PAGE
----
Scottish Cancer Prevention Network | Putting Prevention First



Malcolm Chisholm looks forward to the good things to come in 2021 and beyond

Today’s blog is from @MalcolmChisholm1, one of the directors at the Scottish Cancer Foundation. Malcolm is also known to many as previous MP for Edinburgh Leith and also Minister for Health in the Scottish Parliament at the start of the 21st Century His commitment to all health matters and cancer related issues remains a key part of his current work (and leisure activities!)

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Professor Susan Moug, colorectal surgeon shares some of her looking forward thoughts

NHS staff in all their many roles have been a key part of our survival in 2020. Whatever profession and what ever tasks have been needed we have seen the benefits of their work. Cancer diagnosis, treatments and care may have been reduced but new ways of working have also emerged and can provide helpful ways approach the challenges that 2021 will bring.

Professor Susan Moug, colorectal surgeon from Paisley shares some of her looking forward thoughts:

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Emergency food assistance during the COVID-19 lockdown period

Many people living with and beyond a cancer diagnosis received emergency food parcels from the government for the many weeks of lockdown. A recent survey of shielding experience undertaken by Public Health Scotland reported that 7% of respondents said they were struggling to access food that met their needs. Food provides much to our lives not limited just to nutrients. Professor Geraldine McNeill from The University of Edinburgh who was diagnosed with breast cancer in 2003 and a second breast cancer in 2010 provides some wider perspectives on food provision.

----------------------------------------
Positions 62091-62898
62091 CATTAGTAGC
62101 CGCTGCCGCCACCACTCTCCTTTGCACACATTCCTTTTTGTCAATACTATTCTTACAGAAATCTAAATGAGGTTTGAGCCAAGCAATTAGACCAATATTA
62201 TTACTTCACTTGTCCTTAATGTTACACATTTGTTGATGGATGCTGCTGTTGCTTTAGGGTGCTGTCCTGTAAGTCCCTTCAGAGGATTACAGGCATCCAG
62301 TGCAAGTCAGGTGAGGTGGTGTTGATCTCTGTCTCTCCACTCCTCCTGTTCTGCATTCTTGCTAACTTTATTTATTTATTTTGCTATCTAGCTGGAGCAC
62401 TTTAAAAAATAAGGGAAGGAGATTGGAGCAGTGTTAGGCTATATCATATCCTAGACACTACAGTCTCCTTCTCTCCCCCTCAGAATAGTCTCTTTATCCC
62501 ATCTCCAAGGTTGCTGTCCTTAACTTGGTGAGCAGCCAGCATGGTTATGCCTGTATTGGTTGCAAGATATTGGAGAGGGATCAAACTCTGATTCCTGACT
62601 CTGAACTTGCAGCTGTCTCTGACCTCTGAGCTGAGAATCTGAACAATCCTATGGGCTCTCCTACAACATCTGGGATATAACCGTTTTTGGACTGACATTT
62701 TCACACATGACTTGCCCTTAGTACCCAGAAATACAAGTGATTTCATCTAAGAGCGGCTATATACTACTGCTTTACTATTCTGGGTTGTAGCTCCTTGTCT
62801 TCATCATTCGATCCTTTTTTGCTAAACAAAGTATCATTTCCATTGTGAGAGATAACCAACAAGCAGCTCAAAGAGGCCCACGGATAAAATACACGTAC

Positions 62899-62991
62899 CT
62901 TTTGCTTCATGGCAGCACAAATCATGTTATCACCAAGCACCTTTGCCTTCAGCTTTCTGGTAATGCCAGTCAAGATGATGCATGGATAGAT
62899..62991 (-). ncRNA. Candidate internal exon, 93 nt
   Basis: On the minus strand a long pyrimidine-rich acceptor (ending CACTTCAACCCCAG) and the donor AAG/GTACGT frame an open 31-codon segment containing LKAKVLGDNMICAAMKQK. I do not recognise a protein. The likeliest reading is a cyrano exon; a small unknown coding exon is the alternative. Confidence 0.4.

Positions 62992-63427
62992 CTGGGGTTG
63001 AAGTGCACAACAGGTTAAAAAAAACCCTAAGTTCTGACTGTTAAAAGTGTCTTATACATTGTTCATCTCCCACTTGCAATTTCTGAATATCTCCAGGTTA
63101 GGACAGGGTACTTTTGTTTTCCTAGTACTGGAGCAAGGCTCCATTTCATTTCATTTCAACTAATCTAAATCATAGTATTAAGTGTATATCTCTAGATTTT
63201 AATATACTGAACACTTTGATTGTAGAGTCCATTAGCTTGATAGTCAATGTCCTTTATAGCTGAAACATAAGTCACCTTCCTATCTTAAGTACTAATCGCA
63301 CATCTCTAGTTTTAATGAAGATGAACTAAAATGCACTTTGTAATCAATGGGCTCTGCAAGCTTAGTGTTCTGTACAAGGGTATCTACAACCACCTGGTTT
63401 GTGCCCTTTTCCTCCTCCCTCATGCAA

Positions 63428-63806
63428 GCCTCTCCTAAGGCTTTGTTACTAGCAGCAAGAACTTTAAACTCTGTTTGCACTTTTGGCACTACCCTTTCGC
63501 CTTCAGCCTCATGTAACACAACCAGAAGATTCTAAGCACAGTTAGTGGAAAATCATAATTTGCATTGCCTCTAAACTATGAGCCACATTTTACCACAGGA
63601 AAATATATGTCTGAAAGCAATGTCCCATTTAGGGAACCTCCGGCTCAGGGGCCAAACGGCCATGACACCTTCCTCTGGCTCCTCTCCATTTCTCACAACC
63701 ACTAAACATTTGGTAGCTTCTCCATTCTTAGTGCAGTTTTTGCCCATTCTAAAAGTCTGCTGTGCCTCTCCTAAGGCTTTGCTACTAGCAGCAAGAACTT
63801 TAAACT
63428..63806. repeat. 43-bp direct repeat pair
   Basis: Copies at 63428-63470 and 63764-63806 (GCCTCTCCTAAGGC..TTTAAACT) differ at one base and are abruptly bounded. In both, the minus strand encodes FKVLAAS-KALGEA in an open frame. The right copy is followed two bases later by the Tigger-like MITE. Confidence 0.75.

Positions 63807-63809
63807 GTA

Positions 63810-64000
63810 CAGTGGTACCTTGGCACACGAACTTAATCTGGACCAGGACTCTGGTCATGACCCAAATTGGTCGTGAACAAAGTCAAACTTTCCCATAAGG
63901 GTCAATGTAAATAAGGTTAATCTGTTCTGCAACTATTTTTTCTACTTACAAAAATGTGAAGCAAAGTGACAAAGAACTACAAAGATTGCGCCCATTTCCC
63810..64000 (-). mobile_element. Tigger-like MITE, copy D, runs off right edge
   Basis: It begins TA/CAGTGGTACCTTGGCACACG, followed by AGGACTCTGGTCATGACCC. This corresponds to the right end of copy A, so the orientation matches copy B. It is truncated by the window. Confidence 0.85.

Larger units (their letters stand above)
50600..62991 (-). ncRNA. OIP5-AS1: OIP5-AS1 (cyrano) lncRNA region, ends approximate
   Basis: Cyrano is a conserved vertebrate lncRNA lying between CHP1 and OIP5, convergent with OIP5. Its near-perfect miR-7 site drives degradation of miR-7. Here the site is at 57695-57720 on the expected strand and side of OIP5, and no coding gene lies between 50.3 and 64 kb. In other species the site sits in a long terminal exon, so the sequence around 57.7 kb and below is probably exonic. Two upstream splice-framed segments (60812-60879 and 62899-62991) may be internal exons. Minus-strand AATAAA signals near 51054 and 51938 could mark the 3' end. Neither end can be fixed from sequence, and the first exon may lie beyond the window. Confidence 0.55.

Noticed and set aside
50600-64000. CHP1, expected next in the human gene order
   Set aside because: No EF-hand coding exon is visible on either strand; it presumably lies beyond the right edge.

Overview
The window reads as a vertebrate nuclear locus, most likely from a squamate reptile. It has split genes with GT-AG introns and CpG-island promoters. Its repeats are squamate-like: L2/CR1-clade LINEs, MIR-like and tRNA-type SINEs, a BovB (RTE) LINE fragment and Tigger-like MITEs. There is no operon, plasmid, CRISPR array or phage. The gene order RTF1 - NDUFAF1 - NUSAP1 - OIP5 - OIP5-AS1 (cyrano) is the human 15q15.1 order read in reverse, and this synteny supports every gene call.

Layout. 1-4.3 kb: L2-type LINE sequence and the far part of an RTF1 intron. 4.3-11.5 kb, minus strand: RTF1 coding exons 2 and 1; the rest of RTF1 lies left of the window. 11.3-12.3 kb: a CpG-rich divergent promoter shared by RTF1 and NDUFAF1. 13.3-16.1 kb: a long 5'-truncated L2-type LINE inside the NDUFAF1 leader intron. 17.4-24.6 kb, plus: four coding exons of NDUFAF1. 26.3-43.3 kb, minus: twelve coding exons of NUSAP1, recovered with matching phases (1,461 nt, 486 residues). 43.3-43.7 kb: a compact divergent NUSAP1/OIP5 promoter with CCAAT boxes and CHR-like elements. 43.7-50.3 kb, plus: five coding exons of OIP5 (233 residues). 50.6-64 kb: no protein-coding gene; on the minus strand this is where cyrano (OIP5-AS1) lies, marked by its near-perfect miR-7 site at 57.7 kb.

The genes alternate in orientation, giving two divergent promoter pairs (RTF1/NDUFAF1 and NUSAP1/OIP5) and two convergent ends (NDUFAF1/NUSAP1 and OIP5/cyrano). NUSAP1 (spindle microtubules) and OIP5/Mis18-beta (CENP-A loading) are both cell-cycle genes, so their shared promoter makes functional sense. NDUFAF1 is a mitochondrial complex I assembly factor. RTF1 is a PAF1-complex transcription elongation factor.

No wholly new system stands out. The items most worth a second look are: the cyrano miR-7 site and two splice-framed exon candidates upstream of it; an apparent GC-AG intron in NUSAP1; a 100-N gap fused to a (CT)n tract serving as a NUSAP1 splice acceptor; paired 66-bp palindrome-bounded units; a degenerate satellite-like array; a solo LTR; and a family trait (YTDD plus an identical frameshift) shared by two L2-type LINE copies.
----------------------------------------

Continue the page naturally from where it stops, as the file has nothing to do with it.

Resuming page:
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Little changes form better habits

Chats in the Zoom office this week, inspired by Kellie Anderson’s blog on personal prevention strategies sparked sharing of our own little changes we might have made for the better against all the strange WFH/Lockdown/Covid odds.

Annie S. Anderson, SCPN Co-director

It started with the lockdown garage clear out where we discovered our mothers’ old tea sets. Memories of teacups and saucers from our childhood homes which were saved in glass cabinets and taken out only for special visitors (e.g. the minister or visiting aunts from Canada). 

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Personal prevention strategies : the overlap of Covid-19 and cancer

By Kellie Anderson, MSc

As we slide into the crunchy-leaved depths of September, Covid-19 remains our daily reality. So much so that perhaps some of us are thinking of our lives in terms of BC and DC – Before-Covid and During-Covid. 

This may or may not be a melodramatic assessment of our situation. Only time will tell.

During this unique and rather anxious time many of us have embraced helpful health behaviours, hoping to circumvent our risk of the more acute – and evolving – aspects of the virus.